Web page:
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Old 10-07-2012, 01:16 AM
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Foreign earned income exclusion and mortgage interest/principle expenses

I live full time overseas, and qualify for foreign earned income exclusion, which allows me to consider rent payments as a deductible expense.

If I purchase a home overseas, and live in it full time, will I be able to write off the mortgage principle payments as well as the mortgage interest payments as expenses?

Since I can deduct rent as an expense, it seems logical that mortgage principle payments would also be considered a deductible expense, but I cannot find clear guidance in the Tax publications.

I am trying to compare the cost of renting versus buying real estate overseas.

Should I buy or rent?



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Old 10-07-2012, 08:26 PM
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“If I purchase a home overseas, and live in it full time, will I be able to write off the mortgage principle payments as well as the mortgage interest payments as expenses?”---->Yes you can; in common sense, as you can see, interest is an amount you pay for the use of borrowed money. Home mortgage interest/ real estate taxes is usually fully tax deductible on your tax return. Home mortgage interest is interest you pay on a loan secured by your main home or a second home in the foreign country or in the US. The loan may be a mortgage to buy your home, a second mortgage, a home equity loan, or line of credit. Your main home is where you spend most of your time. It can be a house, cooperative apartment, condominium, mobile home or houseboat that has sleeping, cooking and toilet facilities. Home mortgage interest and points are generally reported to you on Form 1098, Mortgage Interest Statement by the financial institution to which you made the payments in the US . To deduct interest you paid on a debt on your tax return you must be legally liable for the debt and you must be able to itemize your tax deductions on your tax return on Sch A of 1040.UNLESS you itemize your deductions on Sch A of 1040, you can’t deduct your home related expense. ALSO as long as you deduct your expenses on your tax return to the foreign taxing authority, then you may partially deduct your expenses on yur US return( I mean your itemized deduction amount on your US return exceeds your expense deduction amount on yur foreign return).HOWEVER, home equity interest generally is not tax deductible on your tax return for AMT purposes unless the borrowed funds are used to buy, construct, or substantially improve a principal or, in certain cases, a second residence. In refinancing an existing mortgage or considering a home equity loan, be aware of the loan costs that will be incurred. In most cases, points or other interest charges paid to refinance an existing mortgage cannot be immediately deducted on your tax return, but rather they are deducted on your tax return on a pro rata basis over the life of the loan.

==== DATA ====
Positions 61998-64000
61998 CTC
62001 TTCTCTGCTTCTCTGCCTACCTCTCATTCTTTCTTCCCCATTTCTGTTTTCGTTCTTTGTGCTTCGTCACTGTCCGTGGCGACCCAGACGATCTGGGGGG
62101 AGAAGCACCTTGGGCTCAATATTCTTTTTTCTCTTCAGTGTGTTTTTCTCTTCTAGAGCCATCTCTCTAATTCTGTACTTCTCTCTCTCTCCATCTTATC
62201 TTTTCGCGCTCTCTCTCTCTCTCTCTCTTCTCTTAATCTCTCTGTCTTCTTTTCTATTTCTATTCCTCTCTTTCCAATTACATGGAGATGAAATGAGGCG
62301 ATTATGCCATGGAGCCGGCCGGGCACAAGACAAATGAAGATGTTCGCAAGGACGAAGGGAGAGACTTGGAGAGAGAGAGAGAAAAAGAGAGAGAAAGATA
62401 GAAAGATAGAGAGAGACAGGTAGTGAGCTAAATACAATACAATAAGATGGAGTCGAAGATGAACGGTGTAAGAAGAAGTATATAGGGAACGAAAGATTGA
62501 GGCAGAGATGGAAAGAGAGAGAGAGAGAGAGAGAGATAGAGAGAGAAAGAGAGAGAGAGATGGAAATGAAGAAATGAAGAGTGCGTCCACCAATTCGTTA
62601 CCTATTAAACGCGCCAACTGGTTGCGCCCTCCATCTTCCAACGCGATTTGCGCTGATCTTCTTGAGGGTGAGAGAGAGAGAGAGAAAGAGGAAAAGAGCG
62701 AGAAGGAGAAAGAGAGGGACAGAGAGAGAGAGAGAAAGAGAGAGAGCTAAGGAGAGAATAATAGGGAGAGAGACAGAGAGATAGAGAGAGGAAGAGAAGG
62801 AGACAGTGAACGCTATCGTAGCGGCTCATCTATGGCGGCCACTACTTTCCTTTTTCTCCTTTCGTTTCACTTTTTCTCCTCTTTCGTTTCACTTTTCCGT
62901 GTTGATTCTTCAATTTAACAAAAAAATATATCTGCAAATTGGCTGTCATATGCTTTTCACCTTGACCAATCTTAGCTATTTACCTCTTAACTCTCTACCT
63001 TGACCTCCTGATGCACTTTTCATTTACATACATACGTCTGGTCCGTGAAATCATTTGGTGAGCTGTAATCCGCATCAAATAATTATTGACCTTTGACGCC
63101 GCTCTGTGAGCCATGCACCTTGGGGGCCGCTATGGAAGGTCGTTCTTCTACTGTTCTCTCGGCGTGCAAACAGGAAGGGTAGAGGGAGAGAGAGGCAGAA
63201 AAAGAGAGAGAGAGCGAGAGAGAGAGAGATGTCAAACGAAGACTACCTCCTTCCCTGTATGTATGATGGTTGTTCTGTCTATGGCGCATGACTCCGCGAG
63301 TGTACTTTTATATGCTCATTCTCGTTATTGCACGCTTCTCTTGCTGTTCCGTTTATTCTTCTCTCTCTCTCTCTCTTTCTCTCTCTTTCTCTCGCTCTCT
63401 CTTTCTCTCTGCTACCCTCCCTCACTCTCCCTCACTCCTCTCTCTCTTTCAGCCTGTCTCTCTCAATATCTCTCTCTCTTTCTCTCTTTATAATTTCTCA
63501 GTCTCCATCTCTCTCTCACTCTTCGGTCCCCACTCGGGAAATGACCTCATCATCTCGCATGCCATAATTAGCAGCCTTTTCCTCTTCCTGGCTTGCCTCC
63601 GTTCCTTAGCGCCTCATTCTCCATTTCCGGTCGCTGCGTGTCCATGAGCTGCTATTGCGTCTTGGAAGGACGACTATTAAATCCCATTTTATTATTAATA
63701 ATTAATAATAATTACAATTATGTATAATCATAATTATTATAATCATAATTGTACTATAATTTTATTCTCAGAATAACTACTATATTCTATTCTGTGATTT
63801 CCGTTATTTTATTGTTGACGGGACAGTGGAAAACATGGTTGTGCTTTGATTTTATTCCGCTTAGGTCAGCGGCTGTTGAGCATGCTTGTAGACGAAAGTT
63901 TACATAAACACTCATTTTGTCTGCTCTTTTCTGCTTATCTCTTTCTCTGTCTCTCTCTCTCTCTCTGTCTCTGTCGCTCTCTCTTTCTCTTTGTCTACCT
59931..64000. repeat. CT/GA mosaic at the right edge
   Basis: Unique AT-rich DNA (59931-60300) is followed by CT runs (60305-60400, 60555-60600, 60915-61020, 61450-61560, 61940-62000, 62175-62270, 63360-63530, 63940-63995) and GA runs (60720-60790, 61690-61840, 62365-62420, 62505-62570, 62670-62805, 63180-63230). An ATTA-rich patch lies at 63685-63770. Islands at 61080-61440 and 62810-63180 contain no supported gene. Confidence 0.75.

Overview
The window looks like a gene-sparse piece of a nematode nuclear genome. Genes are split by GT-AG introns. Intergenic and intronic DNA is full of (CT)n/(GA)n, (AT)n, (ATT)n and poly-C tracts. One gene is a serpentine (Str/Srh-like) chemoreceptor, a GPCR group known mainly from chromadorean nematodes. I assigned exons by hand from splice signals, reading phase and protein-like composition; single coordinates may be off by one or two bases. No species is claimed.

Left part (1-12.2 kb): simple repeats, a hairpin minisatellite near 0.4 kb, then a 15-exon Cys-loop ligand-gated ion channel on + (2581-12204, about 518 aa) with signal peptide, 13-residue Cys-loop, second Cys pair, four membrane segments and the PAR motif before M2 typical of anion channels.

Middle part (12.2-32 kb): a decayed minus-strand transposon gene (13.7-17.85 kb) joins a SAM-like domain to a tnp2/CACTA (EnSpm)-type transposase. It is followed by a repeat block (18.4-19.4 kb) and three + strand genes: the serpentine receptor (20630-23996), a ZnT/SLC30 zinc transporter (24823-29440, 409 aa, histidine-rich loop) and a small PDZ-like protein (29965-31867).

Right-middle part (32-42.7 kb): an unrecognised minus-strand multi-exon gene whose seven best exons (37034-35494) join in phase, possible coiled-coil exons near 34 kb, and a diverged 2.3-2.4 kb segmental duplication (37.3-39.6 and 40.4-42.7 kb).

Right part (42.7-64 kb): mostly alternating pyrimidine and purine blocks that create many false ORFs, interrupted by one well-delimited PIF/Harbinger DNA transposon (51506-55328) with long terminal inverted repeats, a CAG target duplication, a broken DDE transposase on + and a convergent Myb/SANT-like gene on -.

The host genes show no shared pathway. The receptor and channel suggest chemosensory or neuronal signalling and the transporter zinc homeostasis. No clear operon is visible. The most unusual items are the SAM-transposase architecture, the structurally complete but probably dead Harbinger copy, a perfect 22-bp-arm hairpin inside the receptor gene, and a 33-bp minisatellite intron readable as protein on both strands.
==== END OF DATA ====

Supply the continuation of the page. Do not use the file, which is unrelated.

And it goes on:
“Since I can deduct rent as an expense, it seems logical that mortgage principle payments would also be considered a deductible expense, but I cannot find clear guidance in the Tax publications.”----->I don’t know the siatuaion in 소 efoering country, hiwevetr, in the US, as you know, you CAN’T deduct your rent as an expense except several states; its not a vaild deduction for either federal or state income taxes. However, renters in MI can take the Homestead Property Tax credit, as part of your rent is considered to go towards paying the property taxes on the complex. The resulting credit will be applied against your tax liability, and it is a refundable credit on the state return.

“I am trying to compare the cost of renting versus buying real estate overseas.Should I buy or rent?”---->I guess it is hard to tell; it depends on many financial taxation variables. Whether renting is better than buying depends on many factors, particularly how fast prices and rents rise and how long you stay in your home abroad. Home ownership has a signficant tax advantage. You can exclude up to $250K in profit from the sale of a main home (or $500K for a married couple) as long as you have owned the home and lived in the home for a minimum of two years. Those two years do not need to be consecutive. In the 5 years prior to the sale of the house, you need to have lived in the house for at least 24 months in that 5-year period. In other words, the home must have been your principal residence. As long as yu rent , you can relocate easily. No upkeep fees required. However, there is no equity accumulated in renting. I fyou buy, you can enjoy tax-break: deduct mortgage interest and property taxes or etc. And you may enjoy emotional satisfaction; I guess yu need some professional help from a real estate agent.



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